The Ottoman Empire, their railways and the Great War

An army is only as strong as the strength of their supply lines. The Ottoman Empire had built thousands of miles of good quality railway lines from the mid 1800’s, making a vast difference to trade and the development of previously remote areas. This railway system became a strategic web of supply behind the Turkish forces and therefore features in the operations of World War One.

In particular, from the taking of Beersheba in October 1917 to the fall of Damascus in late 1918, the ‘rolling up’ of the Ottoman Army by the British virtually followed the railway lines northward in Palestine and Jordan. It was in this highly successful Egyptian Expeditionary Force, led by General Sir Edmund Allenby, that the Australian Light Horse was to play a pivotal role. It was also along the railway in Jordan, known as the ‘Hejaz’ line, that a British officer called Lawrence made a name for himself with the creative use of explosives.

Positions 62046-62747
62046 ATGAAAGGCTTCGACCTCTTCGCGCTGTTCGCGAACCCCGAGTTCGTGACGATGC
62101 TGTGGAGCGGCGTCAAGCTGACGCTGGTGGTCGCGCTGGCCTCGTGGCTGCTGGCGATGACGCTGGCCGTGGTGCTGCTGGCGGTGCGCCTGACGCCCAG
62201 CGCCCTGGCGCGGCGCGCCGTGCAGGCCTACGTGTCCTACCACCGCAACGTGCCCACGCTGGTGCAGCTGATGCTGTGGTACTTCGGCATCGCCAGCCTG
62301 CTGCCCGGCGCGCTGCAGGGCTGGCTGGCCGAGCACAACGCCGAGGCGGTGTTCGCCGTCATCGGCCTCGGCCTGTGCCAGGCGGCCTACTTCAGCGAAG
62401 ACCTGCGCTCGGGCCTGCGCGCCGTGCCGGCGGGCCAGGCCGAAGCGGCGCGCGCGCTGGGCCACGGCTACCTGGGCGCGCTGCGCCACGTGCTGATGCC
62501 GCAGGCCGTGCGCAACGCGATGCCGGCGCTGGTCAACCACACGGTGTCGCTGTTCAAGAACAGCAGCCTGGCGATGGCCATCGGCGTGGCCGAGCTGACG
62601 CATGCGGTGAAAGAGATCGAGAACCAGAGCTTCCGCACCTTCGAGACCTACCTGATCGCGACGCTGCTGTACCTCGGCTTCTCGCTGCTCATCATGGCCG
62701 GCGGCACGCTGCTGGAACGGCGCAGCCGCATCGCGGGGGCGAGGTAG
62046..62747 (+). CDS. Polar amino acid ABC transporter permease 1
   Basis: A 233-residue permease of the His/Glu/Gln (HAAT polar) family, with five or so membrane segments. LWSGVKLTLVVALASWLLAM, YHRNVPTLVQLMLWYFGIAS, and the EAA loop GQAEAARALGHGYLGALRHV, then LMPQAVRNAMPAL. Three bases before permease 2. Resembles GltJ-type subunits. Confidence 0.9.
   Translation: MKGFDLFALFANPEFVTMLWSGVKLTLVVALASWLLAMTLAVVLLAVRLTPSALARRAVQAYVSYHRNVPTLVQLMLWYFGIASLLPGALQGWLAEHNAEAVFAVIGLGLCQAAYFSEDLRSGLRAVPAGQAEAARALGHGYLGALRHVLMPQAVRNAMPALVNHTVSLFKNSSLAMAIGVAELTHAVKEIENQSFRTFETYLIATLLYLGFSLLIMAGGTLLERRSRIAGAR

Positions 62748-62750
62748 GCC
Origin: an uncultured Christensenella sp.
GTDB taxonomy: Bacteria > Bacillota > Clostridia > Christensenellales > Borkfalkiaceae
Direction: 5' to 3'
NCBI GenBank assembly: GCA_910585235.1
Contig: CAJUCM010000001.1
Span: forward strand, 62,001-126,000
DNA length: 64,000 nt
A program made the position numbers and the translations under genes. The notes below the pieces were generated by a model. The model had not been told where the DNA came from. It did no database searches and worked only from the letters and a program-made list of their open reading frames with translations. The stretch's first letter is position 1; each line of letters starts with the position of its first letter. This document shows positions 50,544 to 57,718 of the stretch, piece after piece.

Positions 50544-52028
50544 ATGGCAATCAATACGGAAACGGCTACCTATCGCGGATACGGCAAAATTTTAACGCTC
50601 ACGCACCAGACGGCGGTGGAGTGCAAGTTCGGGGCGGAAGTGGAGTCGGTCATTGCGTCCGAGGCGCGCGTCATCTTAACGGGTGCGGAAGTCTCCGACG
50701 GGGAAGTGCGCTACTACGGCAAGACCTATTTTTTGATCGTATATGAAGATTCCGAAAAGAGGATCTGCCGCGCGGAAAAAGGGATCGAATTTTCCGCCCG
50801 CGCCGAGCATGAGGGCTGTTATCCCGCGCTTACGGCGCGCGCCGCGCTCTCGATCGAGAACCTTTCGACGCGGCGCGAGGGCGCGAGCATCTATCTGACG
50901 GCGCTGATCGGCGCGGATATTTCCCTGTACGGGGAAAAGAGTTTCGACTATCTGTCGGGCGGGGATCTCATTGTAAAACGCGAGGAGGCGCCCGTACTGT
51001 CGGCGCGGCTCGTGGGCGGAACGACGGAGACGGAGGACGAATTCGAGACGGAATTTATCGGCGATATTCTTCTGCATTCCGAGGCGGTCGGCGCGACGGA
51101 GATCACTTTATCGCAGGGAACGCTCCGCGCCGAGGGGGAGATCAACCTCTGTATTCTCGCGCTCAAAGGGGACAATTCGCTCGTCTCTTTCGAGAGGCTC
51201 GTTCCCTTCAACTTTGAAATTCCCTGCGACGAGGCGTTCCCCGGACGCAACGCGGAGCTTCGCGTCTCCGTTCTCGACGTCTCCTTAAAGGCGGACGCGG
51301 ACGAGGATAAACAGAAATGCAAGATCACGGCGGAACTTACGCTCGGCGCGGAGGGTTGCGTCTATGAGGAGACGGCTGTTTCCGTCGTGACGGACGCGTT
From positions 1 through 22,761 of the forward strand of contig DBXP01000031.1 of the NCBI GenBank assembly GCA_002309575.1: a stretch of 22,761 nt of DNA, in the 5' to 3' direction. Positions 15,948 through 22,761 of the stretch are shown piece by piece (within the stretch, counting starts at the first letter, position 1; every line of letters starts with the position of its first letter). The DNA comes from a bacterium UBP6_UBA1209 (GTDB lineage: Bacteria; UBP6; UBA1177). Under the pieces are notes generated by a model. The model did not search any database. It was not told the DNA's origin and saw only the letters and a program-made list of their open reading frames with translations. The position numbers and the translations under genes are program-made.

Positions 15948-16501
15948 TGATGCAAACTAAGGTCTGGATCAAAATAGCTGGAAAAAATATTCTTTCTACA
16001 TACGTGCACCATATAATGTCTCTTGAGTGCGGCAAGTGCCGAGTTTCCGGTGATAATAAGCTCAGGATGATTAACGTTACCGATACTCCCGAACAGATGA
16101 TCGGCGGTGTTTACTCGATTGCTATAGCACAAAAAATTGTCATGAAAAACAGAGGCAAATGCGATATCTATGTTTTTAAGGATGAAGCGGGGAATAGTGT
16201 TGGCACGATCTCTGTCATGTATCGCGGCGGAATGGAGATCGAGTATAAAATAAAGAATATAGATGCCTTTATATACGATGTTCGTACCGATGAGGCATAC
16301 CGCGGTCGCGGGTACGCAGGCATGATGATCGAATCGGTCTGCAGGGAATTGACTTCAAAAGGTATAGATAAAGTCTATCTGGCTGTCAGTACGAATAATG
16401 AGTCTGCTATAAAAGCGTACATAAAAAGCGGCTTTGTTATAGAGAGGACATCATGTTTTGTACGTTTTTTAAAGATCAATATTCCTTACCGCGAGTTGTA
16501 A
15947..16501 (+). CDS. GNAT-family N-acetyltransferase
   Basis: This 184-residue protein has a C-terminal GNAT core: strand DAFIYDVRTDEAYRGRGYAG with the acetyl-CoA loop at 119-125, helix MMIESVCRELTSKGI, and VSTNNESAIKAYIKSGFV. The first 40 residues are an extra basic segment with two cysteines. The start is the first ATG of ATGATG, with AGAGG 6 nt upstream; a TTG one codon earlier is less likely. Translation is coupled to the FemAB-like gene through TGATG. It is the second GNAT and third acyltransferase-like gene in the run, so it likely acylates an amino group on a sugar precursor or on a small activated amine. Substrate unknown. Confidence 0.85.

Consequently railway lines, stations, locomotives and rolling stock feature regularly in the historic narrative of the British Force in the years of 1917 and 1918.

The Hejaz Railway Station in Damascus in 2008. The 2-6-0T Loco from the Ottoman period featured in the title can be seen to the right.

In 2008 I travelled to Israel, Syria & Jordan to film a self-funded documentary on the work of the Australian Light Horse from Beersheba in October 1917 to Damascus in October 1918. Called ‘Beyond Beersheba’ it is in total 93 minutes long. I have also travelled often to the same region to film archaeology study tours, so I have quite a library of images from various railways sites that I have developed over the years. I plan to upload a number of galleries and stories to cover this fascinating corner of rail history.

This impressive structure is within the suburban region of Amman and still carries superphosphate trains today.